The Attorney General’s Office (AGO) detained on Tuesday five people for allegedly being involved in alleged fraud and corruption at ailing state-owned insurer Asuransi Jiwasraya.

Former Jiwasraya president director Hendrisman Rahim, former finance director Harry Prasetyo and former head of investment and finance Syahirwan were detained on Tuesday afternoon for their alleged involvement in Jiwasraya’s investment mismanagement.

Publicly listed property firm PT Hanson International president director Benny Tjokrosaputro and publicly listed PT Trada Alam Minera president commissioner Heru Hidayat were also named suspects and arrested, Antara reported.

The suspects have been charged with “unlawfully or intentionally enriching oneself or another person or corporation causing state losses” as stipulated in articles 2 and 3 of the 2001 Corruption Law.

Govt readies new direct scheme for LPG subsidy
Kontan, p.1

The government is set to replace the mechanism for providing liquefied petroleum gas (LPG) subsidies to a direct mechanism so that only the poor can receive such subsidies.

Energy and Mineral Resources Ministry downstream oil and gas director Mohammad Hidayat said on Tuesday that the government would use a direct mechanism so that only poor households could get the LPG subsidy.

Mohammad said the new mechanism, the details of which remain unknown, will be in place by the second half of this year as part of the government’s program to gradually reduce the subsidy in the state budget.

Last year, the government spent about Rp 58 trillion (US$4.24 billion) to subsidize the 3-kilogram LPG canisters, which are allocated for poor households.

This year, the government only allocated Rp 50 trillion for the LPG subsidy.

Govt to lower threshold of import tax to protect SMEs
Bisnis Indonesia, p.1

The regulation, which will lower the maximum value of tax-free imported goods sold through online market places, will take affect beginning this month.

Finance Ministerial Regulation No.199/2019 sets the maximum value of non-taxable imported goods at US$3 per shipment, far lower than the current $75. The new regulation will take effect on Jan. 30.

The taxable goods will be subject to an import duty of 7.5 percent and a value-added tax of 10 percent. Previously, importers would pay a 10 percent income tax in addition to the import duty and value-added tax.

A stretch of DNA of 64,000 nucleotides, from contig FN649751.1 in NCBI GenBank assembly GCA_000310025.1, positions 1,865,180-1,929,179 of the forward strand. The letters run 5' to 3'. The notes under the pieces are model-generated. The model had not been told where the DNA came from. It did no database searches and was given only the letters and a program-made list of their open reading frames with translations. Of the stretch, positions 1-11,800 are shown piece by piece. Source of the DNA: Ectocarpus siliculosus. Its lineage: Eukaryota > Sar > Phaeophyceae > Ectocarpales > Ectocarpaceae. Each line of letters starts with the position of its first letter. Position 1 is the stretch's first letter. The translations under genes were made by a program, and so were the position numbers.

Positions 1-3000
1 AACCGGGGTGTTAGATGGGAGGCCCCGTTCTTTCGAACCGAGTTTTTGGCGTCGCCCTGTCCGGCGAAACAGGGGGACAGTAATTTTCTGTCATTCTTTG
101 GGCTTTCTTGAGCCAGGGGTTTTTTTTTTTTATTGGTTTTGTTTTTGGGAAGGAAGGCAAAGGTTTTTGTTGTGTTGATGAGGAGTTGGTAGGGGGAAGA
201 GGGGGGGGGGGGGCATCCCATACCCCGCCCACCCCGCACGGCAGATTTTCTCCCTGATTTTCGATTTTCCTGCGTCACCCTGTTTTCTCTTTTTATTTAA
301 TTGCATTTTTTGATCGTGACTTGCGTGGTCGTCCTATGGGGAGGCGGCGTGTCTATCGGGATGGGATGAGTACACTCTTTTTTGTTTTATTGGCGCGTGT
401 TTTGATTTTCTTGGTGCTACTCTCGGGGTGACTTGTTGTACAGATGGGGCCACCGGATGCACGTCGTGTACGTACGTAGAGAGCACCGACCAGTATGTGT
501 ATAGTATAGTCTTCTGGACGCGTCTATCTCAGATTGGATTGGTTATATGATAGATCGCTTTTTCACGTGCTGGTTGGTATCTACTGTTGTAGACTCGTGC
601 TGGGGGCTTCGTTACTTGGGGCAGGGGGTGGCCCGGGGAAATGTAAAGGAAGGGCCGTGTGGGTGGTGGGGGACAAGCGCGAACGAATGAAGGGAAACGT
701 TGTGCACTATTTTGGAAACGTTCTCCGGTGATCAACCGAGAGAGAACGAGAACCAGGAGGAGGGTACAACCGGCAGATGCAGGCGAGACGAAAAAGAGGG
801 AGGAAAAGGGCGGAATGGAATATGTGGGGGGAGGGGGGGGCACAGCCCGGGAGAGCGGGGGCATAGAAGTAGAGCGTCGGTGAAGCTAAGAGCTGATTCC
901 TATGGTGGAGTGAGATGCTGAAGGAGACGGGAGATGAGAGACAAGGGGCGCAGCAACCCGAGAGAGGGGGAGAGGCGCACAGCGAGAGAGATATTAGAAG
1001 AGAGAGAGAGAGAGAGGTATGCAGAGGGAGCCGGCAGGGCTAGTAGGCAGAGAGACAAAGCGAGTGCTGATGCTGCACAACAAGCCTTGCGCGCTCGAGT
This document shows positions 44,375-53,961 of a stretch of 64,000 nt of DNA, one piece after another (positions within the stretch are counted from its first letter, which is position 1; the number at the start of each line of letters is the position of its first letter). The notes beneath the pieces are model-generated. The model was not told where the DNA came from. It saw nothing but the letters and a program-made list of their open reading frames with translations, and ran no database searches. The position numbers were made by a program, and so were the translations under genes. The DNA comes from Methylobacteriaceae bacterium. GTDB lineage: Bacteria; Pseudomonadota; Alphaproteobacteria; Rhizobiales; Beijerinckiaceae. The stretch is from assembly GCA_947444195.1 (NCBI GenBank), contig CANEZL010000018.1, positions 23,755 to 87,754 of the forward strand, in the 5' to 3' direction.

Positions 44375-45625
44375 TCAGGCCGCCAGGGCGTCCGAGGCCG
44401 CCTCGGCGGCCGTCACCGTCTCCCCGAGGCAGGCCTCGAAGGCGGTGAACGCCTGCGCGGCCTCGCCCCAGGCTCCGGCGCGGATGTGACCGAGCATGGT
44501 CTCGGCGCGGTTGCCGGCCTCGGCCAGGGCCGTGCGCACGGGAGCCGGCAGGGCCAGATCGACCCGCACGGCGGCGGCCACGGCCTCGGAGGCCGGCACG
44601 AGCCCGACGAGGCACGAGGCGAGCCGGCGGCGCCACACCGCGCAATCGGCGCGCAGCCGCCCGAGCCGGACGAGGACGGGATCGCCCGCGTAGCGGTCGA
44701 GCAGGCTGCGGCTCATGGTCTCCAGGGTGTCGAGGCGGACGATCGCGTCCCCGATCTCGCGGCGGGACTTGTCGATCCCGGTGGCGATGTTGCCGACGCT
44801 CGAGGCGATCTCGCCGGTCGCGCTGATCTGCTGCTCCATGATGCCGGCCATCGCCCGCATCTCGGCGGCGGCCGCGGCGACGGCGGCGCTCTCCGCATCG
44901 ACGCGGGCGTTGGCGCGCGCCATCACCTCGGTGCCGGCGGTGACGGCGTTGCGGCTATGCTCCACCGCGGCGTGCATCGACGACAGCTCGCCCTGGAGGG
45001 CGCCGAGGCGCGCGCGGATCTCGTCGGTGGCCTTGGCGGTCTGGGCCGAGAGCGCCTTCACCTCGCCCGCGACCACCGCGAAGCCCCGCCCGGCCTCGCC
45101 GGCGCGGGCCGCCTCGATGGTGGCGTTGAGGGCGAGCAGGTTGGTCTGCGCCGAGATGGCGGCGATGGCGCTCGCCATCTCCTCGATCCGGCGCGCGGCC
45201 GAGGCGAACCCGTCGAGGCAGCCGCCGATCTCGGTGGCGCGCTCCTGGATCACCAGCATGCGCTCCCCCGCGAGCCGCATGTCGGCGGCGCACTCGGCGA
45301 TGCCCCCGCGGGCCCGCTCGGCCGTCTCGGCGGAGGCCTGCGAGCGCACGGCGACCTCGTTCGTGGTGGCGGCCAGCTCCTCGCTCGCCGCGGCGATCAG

With the revision, total taxes that have to be paid will be only 17.5 percent instead of the previous 27 percent.

“This is to create a level playing field for domestic products, which mostly come from small and medium industries, and imported products,” Customs and Excise Directorate General international and inter-institutional customs director Syarif Hidayat said in a written statement on Tuesday.

However, the new import tariffs will not be applied to bags, shoes or garment products, which will be subject to normal tariffs, as the government is trying to protect local producers, he added.

Govt mulls over 12 sets of regulations to ease business
Kontan, p.3

In a bid to improve ease of doing business in the country, the government is set to issue 12 sets of regulations from various ministries at the end of January.

The Investment Coordination Board (BKPM) investment climate development acting director Yuliot said on Tuesday that the government was preparing 12 sets of regulations that would make it easier for people to conduct business in the country.

The regulations will come from various ministries, including the Finance Ministry, Energy and Mineral Resources Ministry, Law and Human Rights Ministry and the Manpower Ministry.

Indonesia was ranked 73rd out of 190 countries in the World Bank’s 2020 Ease of Doing Business index, far below other ASEAN countries such as Singapore (2nd place), Malaysia (15th) and Thailand (27th).

Yuliot added that with the new regulations the government hoped the country’s ranking could be raised to 50th next year.

RI’s economy to slightly recover in 2020
The Jakarta Post, p.8

Indonesia’s economy is expected to perform slightly better in 2020 on the back of improved commodity prices and easing external pressures, economists have said.

In its latest Global Economic Prospect report, the World Bank forecast Indonesia would book 5.1 percent GDP growth in 2020 and 5.2 percent in 2021. The figures were 0.2 percent lower than in its June 2019 projection.

Global growth, meanwhile, was set to pick up by 2.5 percent this year, higher than the 2.4 percent projected for 2019, driven by higher growth in emerging markets and developing economies, amid recovery in global trade and investment.

Indonesia’s economy grew 5.02 percent in the third quarter last year, the latest data available, constituting the slowest growth in more than two years. Consumer spending, which accounts for more than half of GDP, stagnated while investment cooled, and exports slumped.

This year, the government expects to achieve 5.3 percent growth as stipulated in the 2020 state budget.